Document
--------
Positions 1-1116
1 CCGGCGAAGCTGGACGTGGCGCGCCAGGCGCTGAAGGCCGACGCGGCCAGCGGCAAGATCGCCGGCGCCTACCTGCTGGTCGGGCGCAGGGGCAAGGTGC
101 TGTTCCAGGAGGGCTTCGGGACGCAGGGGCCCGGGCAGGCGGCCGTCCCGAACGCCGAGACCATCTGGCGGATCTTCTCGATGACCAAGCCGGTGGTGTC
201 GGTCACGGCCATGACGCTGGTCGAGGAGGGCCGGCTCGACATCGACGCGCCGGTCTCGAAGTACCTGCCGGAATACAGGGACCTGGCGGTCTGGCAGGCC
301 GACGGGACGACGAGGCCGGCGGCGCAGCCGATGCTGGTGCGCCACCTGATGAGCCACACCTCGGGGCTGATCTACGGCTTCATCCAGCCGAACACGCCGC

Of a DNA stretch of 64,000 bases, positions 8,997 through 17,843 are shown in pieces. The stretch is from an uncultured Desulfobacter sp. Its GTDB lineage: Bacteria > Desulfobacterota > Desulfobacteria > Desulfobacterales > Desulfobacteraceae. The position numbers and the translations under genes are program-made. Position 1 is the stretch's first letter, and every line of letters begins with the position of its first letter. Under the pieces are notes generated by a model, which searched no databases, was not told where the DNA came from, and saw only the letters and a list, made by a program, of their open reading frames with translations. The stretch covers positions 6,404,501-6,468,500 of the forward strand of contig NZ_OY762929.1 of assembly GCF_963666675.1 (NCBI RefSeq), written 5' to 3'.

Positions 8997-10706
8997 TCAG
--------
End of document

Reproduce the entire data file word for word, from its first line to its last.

Positions 1-1116
1 CCGGCGAAGCTGGACGTGGCGCGCCAGGCGCTGAAGGCCGACGCGGCCAGCGGCAAGATCGCCGGCGCCTACCTGCTGGTCGGGCGCAGGGGCAAGGTGC
101 TGTTCCAGGAGGGCTTCGGGACGCAGGGGCCCGGGCAGGCGGCCGTCCCGAACGCCGAGACCATCTGGCGGATCTTCTCGATGACCAAGCCGGTGGTGTC
201 GGTCACGGCCATGACGCTGGTCGAGGAGGGCCGGCTCGACATCGACGCGCCGGTCTCGAAGTACCTGCCGGAATACAGGGACCTGGCGGTCTGGCAGGCC
301 GACGGGACGACGAGGCCGGCGGCGCAGCCGATGCTGGTGCGCCACCTGATGAGCCACACCTCGGGGCTGATCTACGGCTTCATCCAGCCGAACACGCCGC

Of a DNA stretch of 64,000 bases, positions 8,997 through 17,843 are shown in pieces. The stretch is from an uncultured Desulfobacter sp. Its GTDB lineage: Bacteria > Desulfobacterota > Desulfobacteria > Desulfobacterales > Desulfobacteraceae. The position numbers and the translations under genes are program-made. Position 1 is the stretch's first letter, and every line of letters begins with the position of its first letter. Under the pieces are notes generated by a model, which searched no databases, was not told where the DNA came from, and saw only the letters and a list, made by a program, of their open reading frames with translations. The stretch covers positions 6,404,501-6,468,500 of the forward strand of contig NZ_OY762929.1 of assembly GCF_963666675.1 (NCBI RefSeq), written 5' to 3'.

Positions 8997-10706
8997 TCAG